Windows Vista: Using breadcrumb navigation instead of Up button

It’s no wonder that there are a lot of tools out there designed to add an Up button to Vista’s Explorer — we’ve all come to rely on it as a navigation tool in the Windows operating system and now it’s gone. Ever since Windows 95 made its debut, the Up button has been near […]

It’s no wonder that there are a lot of tools out there designed to add an Up button to Vista’s Explorer — we’ve all come to rely on it as a navigation tool in the Windows operating system and now it’s gone. Ever since Windows 95 made its debut, the Up button has been near the top of the Explorer interface, as illustrated in right side pic, and we’ve all just gotten very used to using the Up button as an easy way to move up the folder tree structure one folder at a time.

As such, when Windows Vista appeared on the scene with its new GUI features, the missing Up button, as shown in rightside pic, caused a bit of anxiety when we accessed Windows Explorer or Computer. So it’s just natural that we’d want to replace it the first chance we got.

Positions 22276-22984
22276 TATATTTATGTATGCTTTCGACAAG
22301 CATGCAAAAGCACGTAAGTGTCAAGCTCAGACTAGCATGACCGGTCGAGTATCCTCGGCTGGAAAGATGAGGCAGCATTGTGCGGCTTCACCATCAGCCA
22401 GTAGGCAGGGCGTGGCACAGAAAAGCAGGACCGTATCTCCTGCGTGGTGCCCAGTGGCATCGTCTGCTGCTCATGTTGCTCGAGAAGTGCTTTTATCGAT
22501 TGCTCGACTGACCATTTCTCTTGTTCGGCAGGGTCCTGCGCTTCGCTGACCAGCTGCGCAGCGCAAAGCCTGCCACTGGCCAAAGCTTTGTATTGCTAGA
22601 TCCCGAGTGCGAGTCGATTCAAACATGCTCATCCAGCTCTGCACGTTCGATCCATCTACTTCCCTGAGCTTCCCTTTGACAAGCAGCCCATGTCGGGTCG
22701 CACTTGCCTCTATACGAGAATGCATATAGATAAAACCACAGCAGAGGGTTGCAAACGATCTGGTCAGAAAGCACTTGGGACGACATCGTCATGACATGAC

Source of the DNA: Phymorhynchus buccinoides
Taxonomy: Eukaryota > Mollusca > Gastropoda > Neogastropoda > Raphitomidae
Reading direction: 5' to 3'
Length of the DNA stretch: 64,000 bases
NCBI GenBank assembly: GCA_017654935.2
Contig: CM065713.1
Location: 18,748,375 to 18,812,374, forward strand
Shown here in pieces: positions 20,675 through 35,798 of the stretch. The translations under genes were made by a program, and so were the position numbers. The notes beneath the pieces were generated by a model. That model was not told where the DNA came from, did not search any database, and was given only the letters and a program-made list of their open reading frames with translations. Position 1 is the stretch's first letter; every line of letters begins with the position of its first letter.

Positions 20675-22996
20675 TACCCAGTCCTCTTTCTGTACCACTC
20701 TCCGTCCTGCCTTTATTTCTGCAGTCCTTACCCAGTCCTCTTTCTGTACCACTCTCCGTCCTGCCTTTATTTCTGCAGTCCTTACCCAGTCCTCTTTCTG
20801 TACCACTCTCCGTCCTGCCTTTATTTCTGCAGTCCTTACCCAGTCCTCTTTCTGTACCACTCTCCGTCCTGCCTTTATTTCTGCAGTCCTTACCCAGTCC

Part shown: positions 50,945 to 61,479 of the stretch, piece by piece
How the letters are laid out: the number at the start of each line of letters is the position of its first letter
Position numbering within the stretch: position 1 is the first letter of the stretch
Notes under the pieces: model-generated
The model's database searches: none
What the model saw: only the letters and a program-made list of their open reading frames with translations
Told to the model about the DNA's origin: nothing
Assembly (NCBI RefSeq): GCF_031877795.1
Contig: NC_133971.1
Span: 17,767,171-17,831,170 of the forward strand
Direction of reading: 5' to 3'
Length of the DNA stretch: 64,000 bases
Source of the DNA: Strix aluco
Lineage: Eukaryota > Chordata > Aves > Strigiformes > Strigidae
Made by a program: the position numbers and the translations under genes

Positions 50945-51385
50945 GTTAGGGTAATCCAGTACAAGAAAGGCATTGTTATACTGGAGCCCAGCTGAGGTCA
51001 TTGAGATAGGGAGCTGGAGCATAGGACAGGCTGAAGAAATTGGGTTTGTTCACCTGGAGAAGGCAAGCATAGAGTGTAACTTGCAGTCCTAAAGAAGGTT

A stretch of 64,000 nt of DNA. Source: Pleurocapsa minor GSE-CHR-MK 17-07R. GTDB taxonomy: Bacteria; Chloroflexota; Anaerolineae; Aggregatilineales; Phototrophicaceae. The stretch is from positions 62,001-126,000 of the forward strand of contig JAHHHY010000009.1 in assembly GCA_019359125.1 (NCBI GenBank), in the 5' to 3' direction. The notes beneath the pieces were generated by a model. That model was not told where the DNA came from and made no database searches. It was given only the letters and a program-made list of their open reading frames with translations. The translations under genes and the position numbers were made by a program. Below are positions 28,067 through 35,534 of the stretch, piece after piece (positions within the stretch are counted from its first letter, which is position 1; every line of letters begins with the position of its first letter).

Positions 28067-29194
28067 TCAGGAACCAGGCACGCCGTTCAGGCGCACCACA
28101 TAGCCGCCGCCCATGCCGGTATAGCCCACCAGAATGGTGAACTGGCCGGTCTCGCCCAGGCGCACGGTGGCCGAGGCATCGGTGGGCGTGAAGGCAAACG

Of course, when something that is so heavily relied on goes missing, someone is going to come up with a way to replace it. However, even though the absence of an Up button may seem to be a chink in the Vista operating system, it’s really not. In fact, once you get used to it, you’ll discover that the breadcrumb navigation system offers the same capability as the Up button and much more. As soon as you do, you’ll quickly forget about the Up button.

The breadcrumb navigation system: While you may not realize it, you are already quite familiar with the breadcrumb navigation system. Chances are good that many of the Web sites that you visit on a regular basis incorporate a breadcrumb navigation system.

In most cases, breadcrumbs appear across the top of a page and provide you with links back to each previous page through which you navigated to get to page that you are currently viewing. Breadcrumbs essentially provide you with a trail that you can follow to get back to each page that you’ve visited since entering the Web site.

For example, a typical breadcrumb navigation system on a Web site may look something like this:

Home PageCategory PageSubcategory Page → Article Page

In this case, you’ve click through several pages to get to the Article page. At any time, you can move to any of the other pages in the breadcrumb navigation system simply by clicking its name.

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